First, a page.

Poll finds U.S. residents believe prescription drug prices are too high

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Nearly three-quarters of people in the U.S. believe prescription drug prices are unreasonable, according to the monthly Kaiser Health Tracking poll released on June 16.

Of the 73 percent of respondents who thought the drug prices were unreasonable, 76 percent said the main reason was pharmaceutical companies set the prices too high. When asked about factors contributing to high drug prices, the most common responses were pharmaceutical companies seeking profits, the cost of medical research, the cost of marketing and advertising and the cost of lawsuits against pharmaceutical companies.

Between June 2 and June 9, the Kaiser Family Foundation conducted telephone interviews with a nationally representative sample of 1,200 adults living in the U.S. Of the patients, 686 were currently taking prescription drugs and 508 were not taking medications.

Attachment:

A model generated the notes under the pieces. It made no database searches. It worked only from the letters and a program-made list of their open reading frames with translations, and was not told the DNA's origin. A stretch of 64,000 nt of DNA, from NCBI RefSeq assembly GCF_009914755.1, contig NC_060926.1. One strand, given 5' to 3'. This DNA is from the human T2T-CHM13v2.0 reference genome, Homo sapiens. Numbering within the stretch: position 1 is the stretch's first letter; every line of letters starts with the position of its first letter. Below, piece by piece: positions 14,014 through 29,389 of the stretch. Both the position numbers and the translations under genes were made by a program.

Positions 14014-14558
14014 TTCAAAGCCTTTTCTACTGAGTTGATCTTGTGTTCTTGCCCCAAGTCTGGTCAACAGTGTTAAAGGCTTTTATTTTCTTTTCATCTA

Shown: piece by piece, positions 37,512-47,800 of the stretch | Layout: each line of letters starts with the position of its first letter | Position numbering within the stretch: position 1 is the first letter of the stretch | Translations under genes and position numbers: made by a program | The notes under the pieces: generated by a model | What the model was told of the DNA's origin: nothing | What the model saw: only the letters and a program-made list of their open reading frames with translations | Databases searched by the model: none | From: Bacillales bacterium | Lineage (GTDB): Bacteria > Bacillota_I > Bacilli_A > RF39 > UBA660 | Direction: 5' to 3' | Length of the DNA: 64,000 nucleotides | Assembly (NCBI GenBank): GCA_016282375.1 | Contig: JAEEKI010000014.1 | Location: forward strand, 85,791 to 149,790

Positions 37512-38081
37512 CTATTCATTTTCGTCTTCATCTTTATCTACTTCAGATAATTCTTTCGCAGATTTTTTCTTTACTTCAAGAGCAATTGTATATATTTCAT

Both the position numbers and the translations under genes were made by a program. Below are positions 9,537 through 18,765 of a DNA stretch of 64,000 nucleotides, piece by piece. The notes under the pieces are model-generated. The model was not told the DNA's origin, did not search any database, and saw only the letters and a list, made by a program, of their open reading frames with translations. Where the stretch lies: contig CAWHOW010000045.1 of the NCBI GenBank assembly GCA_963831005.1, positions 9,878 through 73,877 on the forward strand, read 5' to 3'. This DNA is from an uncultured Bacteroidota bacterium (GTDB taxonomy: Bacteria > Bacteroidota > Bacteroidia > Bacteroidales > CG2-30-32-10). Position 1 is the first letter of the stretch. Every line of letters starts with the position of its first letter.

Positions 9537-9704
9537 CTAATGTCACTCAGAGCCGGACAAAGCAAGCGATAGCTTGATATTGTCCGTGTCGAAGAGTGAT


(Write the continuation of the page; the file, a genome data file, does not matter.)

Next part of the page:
The survey found 76 percent of respondents who were currently taking prescription drugs said it was easy to afford them, while 21 percent said it was difficult. One-quarter of patients who were currently taking prescription medications said they or a family member had not filled a prescription in the past 12 months due to the drugs’ high costs.

The poll also asked questions related to the King v Burwell case that the Supreme Court is expected to hear later this month. Of the respondents, 44 percent said they had never heard of the case and 28 percent said they had only heard a little about the case. The case will determine if people who purchase coverage on the federal health insurance marketplace will continue to receive tax credits to help them afford the coverage.

Asked their views on the Patient Protection and Affordable Care Act, 42 percent of respondents said they had an unfavorable view and 39 percent had a favorable view. Those percentages were statistically similar to answers from the April poll.